Can an Employer Work Directly With an Insurance Company?
Yes, there is a possibility for an employer or company to transact directly with an insurance provider. This is usually done through the assistance of a group of sales personnel who will negotiate and process the acquisition of group insurance. The underwriting practices, as well as the premiums, differ per insurance carrier. Furthermore, the coverage will be different in each insurer. This is due to the nature of the deal. The employee benefits shall be created in such a way that it meets the requirements and budget of the company or employer. It is customized differently per client. For this reason, the comparison of plans with other insurance companies will not be possible since the requirement of each client is never alike. Unless, it is a mega corporation that is considered an extremely important account; insurers would probably take the time to present what they can offer.
It is because of this reason why a number of group insurance purchasers, in this case, the employers, do not prefer to directly transact with sales representatives from insurance companies. For them, the best option is to negotiate with an intermediary. These middle men are more equipped with experience and resources to search for an insurance carrier that suits their company and can accommodate their needs. Intermediaries or vendors will help their clients define their terms, objectives and create design plans that best achieve those goals. These professionals will also assist the employer in choosing how to fund the purchase of insurance plans, in addition to finding the best plan with the most reasonable rate.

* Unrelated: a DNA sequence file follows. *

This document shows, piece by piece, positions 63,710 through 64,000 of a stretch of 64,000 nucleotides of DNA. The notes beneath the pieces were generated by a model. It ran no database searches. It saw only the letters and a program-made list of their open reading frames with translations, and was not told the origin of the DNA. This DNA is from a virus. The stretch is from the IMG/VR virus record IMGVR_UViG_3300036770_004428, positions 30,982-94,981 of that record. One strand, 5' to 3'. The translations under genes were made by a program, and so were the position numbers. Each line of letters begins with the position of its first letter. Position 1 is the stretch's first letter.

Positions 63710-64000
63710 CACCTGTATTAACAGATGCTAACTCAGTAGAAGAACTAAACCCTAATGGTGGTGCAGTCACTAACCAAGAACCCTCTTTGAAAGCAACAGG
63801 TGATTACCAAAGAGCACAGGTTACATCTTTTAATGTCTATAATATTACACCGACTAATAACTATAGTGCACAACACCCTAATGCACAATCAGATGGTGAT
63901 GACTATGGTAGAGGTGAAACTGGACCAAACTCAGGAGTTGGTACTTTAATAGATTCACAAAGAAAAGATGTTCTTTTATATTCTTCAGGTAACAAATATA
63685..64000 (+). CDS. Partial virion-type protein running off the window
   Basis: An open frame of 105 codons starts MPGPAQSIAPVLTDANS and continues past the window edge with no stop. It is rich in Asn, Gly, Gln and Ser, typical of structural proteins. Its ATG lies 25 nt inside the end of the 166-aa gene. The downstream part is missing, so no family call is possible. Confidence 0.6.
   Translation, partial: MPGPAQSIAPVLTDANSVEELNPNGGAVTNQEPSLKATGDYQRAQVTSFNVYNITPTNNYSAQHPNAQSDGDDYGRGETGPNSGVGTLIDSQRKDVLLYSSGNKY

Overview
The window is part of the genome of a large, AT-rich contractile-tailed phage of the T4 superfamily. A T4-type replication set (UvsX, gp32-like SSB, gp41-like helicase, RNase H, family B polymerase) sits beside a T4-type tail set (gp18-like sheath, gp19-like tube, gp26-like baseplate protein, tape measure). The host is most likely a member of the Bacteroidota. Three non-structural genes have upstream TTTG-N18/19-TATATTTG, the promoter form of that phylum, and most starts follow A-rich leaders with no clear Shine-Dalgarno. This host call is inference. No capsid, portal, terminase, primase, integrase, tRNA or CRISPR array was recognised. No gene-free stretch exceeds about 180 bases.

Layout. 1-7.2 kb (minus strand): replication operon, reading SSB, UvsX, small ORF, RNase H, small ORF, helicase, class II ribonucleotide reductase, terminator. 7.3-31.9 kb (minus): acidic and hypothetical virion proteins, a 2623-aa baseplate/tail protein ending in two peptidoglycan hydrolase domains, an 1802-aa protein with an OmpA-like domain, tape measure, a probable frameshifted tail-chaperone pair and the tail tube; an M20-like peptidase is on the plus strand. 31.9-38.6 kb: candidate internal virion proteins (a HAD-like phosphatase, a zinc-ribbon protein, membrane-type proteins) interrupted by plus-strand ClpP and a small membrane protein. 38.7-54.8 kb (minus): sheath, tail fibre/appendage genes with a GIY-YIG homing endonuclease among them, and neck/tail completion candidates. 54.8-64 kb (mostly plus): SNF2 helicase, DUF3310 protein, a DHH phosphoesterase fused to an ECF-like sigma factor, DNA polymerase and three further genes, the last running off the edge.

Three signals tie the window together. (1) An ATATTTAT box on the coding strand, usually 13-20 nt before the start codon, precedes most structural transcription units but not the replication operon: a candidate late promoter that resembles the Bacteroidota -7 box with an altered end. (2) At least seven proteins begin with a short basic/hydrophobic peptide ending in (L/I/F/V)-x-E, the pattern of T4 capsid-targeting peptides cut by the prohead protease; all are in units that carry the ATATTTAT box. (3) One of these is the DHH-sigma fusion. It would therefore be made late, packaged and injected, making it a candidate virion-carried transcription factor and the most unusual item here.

In this generation, it is even more important for insurance providers to develop their products and strategies because employer expectations are changing. New trends are quickly entering the employer-insurance provider relationship. Since health insurance expenses are rising faster than the profit of most companies, employers are now looking for more savings and benefits in every penny they invest in health. Studies are being made to determine how satisfied these paying customers are and what other expectations they have from insurance companies that cater to the needs of their staff.
According to the study made by the Health Research Institute, there is no consistency in satisfaction ratings. In fact, smaller firms that employ fewer than 250 employees are less satisfied with their insurer-provided services. Employers see the need for more information when it comes to health benefit programs. They would like to have access to more data in order for them to assess the costs and value of the programs that they are currently using. Measuring actual figures would help employers manage their insurance expenses in more cost-efficient means. It is their preference to work with fewer intermediaries when it comes to the management of employee benefits relating to health. Majority of large employers stated that wellness services, in their opinion, are as important as basic tasks; for instance, giving the insurance benefit to the right person and giving discounts to insurance purchasers. This is opposite to the response of small employers, amongst whom only 50% agreed.